On the Navajo Nation, the native music is mostly Navajo language chant, and the dances are part of their religion.  So, we struggle to learn and engage in their culture.  But, we keep trying.

Navajo Nation and Socialism

navajoWhy would I call the Navajo Nation a socialist nation?  I’m glad you asked.

The Diné (Navajo people) receive monthly checks from their government who receives monthly checks from the U.S. government.  They depend on those government checks.  They do not have to work to survive.

Few jobs exist on the reservation – other than governments jobs, school-related jobs, health-care related jobs, and jobs in the few retail businesses that exist – convenience stores and fast-food outlets in the smaller communities – and larger retail stores in the few larger towns.  Other possibilities include mines (coal) and power plants.  Most of the businesses are owned by people outside the Reservation.

Navajo Nation government, local and National, experience corruption typical of governments.  Power, control, and opportunities for fraudent accumulation of wealth corrupt humans.  To be sure, many government officials are very honest and servant-minded.  Nevertheless, corruption frequently harms the Nation’s citizens.  U.S. government corruption also harms.  Some local citizens call the Bureau of Indian Affairs – the BIA – “bossing Indians around.”  🙂

From my perspective, socialism is not working well on the Navajo Nation.

Indians on the Reservation

indiansWhere I teach, at Piñon High School on the Navajo Nation, we have one Indian on staff.  His name is Udai Singh, and he teaches Chemistry.  He has an earned Ph.D. and is originally from India.  Therefore he is an Indian, right?

Columbus Day is coming next month.  We won’t be celebrating it on the Navajo Nation.  When he crossed the Atlantic Ocean and struck land, Columbus thought he had arrived in India.  He called the natives he encountered “Indians.”  Unfortunately, the moniker stuck.  To this day, I have yet to meet a Native American who originated in India. But, on the Navajo Nation, I have an Indian friend, Udai Singh.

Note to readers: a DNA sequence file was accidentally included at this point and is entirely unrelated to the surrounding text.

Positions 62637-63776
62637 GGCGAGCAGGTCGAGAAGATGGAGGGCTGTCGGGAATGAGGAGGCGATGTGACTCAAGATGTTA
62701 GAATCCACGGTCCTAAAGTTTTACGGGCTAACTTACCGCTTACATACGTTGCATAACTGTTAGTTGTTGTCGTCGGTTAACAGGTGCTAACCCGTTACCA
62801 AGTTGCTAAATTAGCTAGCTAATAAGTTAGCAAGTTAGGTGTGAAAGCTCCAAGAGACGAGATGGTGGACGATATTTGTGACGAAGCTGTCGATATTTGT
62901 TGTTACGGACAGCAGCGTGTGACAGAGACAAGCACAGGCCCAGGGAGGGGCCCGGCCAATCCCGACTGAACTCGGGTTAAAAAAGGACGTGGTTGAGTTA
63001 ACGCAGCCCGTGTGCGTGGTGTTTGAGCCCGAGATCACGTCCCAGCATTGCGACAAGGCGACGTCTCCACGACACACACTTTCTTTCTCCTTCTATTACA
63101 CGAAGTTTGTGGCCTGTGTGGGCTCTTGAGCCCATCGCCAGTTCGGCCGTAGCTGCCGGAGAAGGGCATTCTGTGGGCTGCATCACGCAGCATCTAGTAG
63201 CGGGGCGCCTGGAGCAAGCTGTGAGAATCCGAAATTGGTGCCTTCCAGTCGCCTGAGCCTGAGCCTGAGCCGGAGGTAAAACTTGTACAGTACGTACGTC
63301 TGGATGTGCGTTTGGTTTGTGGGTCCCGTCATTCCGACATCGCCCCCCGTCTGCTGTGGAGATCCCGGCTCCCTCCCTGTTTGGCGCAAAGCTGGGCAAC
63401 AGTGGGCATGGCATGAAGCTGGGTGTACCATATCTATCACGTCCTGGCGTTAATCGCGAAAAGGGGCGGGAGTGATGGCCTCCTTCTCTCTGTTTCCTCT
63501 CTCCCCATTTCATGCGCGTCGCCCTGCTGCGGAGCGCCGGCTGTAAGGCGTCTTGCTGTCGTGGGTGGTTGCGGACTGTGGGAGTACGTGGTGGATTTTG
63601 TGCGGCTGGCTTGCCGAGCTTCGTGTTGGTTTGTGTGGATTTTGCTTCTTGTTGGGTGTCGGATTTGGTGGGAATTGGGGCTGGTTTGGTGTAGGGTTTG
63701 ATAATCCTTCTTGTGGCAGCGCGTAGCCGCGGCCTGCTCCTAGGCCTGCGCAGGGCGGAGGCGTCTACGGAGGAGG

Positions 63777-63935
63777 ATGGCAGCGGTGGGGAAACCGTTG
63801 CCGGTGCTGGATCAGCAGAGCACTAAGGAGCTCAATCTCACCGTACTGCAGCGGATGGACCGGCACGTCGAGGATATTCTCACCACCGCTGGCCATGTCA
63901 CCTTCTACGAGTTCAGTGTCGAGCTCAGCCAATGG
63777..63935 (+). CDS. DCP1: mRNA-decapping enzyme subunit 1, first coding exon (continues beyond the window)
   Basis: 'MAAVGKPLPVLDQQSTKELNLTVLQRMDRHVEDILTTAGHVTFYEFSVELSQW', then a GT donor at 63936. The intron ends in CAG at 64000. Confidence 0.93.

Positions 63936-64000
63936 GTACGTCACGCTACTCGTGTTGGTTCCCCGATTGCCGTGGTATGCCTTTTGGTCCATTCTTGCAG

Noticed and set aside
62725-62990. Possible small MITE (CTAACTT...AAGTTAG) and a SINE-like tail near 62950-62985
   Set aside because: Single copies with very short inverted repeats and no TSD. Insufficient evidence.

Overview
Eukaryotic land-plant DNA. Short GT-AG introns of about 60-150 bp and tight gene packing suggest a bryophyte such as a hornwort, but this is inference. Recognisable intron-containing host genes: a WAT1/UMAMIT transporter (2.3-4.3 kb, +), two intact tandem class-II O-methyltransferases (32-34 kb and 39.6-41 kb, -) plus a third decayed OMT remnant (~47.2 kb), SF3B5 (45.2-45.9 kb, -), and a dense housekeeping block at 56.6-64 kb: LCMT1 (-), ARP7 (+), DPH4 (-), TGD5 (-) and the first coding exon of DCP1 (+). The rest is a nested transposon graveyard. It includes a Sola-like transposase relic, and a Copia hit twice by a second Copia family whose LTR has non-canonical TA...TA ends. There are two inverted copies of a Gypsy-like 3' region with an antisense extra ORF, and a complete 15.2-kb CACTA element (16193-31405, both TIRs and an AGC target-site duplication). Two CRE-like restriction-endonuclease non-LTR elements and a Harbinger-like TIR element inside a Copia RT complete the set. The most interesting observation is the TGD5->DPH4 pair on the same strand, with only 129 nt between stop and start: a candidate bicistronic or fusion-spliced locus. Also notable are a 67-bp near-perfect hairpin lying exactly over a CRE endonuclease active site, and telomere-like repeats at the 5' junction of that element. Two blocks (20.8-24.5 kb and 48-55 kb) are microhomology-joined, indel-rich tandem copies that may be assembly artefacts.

Interestingly, Udai (Dr. Singh), tells me the British called his dark-skinned people, native to India, “Niggers.”  Oh, the arrogance of cultures that think they are better than others!

Socialism on the Navajo Nation

100_3833The most difficult challenge that I see on the Navajo Nation (Dinetah) is giving the people incentive.  Incentive to acquire an education, incentive to study, incentive to get a job (if any exist), and incentive to start a business is lacking.  In the public school classrooms, children lack incentive to study and learn.  Yes, that’s true in most public schools, but it appears to be more of a challenge on the Navajo Nation.

Understandably, many Navajo people do not want to leave their homeland to work.  They really love their homeland and most love their culture.  The younger people who do not love their culture at least are more comfortable with it than with “white man culture.”  When they do go to college, off the reservation, they face many cultural challenges.  A high percentage do not persist until graduation.

The Navajo do highly value military service, and a high percentage of them do enlist.  Military service ensures some form of education, including technical, that helps them obtain work after discharge.  Military service also provides opportunities for travel and reasonably safe immersion in another culture.  While many of these enlistees are very patriotic, almost all are willing to die for their country, they primarily enlist to protect their land (the Reservation) and to get off the Reservation and receive an informal and formal education.

I really respect the Navajo.  I really want to provide incentive to start businesses on the Reservation.  The people are highly intelligent and creative.  With a little incentive and encouragement, the sky is the limit for these amazing people!